In a dramatic turn of events, Coal India Ltd, the biggest producer of coal in India, is facing difficulty in finding sufficient buyers on its e-auction platform. In July, only 68% of the coal offered in e-auction found takers, a note from Motilal Oswal Securities Ltd says. In July 2014, that ratio was at around 90%.
The three-month average reading is better, but the trend is inescapable. The ratio of average allocation to the offered quantity fell from 91% last year to 73% this year. To be sure, the offered quantity has always been greater than the actual off-take. But the gap has not widened this much in recent years (see chart).
Driving the ratio down is increasing production and stagnant demand. Coal production in the three months to July rose 10%, better than the 4% growth that Coal India saw in the year-ago period. This is helping the company route a larger amount of coal for e-auction. But demand remained stagnant at around 5.5 million tonnes (mt), the Motilal Oswal note says.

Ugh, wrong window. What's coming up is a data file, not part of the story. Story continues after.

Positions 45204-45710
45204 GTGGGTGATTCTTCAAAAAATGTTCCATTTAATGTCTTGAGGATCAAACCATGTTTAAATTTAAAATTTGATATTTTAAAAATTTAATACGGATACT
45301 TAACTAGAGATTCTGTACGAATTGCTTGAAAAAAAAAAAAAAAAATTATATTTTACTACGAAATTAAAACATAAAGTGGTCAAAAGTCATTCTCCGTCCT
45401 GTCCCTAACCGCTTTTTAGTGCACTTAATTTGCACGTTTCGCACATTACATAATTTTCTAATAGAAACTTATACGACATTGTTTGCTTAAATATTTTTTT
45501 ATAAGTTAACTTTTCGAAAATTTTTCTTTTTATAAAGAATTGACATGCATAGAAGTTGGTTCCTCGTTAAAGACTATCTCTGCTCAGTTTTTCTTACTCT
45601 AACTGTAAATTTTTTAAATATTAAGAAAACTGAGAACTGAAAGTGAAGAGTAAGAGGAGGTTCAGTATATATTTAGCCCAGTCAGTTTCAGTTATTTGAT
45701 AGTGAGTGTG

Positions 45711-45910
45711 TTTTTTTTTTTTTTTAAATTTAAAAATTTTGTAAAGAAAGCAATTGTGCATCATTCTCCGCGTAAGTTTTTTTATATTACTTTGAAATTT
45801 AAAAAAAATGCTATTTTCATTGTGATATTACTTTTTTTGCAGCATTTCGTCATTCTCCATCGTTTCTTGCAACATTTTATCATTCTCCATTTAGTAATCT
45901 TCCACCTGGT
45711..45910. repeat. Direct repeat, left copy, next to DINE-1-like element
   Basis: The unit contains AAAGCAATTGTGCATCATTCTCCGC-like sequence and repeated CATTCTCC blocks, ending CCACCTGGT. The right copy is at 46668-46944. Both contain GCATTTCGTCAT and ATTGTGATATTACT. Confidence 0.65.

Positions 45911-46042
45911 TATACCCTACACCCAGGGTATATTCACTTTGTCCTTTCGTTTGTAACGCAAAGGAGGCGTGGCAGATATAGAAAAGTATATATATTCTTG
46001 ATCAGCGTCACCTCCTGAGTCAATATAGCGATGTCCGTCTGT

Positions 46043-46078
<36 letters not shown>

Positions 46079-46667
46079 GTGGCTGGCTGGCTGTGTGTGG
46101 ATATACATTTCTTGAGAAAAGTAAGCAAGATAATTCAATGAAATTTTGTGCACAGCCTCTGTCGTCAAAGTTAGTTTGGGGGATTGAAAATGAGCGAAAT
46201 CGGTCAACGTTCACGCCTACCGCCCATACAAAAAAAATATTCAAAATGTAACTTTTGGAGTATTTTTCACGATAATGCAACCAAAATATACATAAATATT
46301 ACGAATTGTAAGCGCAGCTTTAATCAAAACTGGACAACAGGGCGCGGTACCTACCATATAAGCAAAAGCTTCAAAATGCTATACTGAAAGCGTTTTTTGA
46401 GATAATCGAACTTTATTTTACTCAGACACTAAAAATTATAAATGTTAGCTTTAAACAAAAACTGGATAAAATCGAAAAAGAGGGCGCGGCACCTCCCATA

Weighing on the demand is weak or low off-take from user industries. Companies in the cement industry are using petcoke as an alternative to coal, an analyst says. The demand from the metals industry, namely sponge iron, has fallen due to unfavourable product prices.
The thermal power sector, the other major user of coal, is grappling with poor demand. Generation in the three months to July increased just 2%. Though the sector is operating at ample free capacities, there is no clarity when the state electricity boards, the biggest purchasers of electricity, will step up purchases.
Also, as of 2 September, the coal inventory position at thermal power plants, on an average, is significantly better than a year ago. While an immediate demand boost from the power sector is unlikely, import substitution is one area analysts are banking on now.